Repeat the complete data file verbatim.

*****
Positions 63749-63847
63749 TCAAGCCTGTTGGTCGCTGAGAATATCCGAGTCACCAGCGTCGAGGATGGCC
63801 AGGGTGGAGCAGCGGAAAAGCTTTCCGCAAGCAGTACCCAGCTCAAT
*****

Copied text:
Positions 63749-63847
63749 TCAAGCCTGTTGGTCGCTGAGAATATCCGAGTCACCAGCGTCGAGGATGGCC
63801 AGGGTGGAGCAGCGGAAAAGCTTTCCGCAAGCAGTACCCAGCTCAAT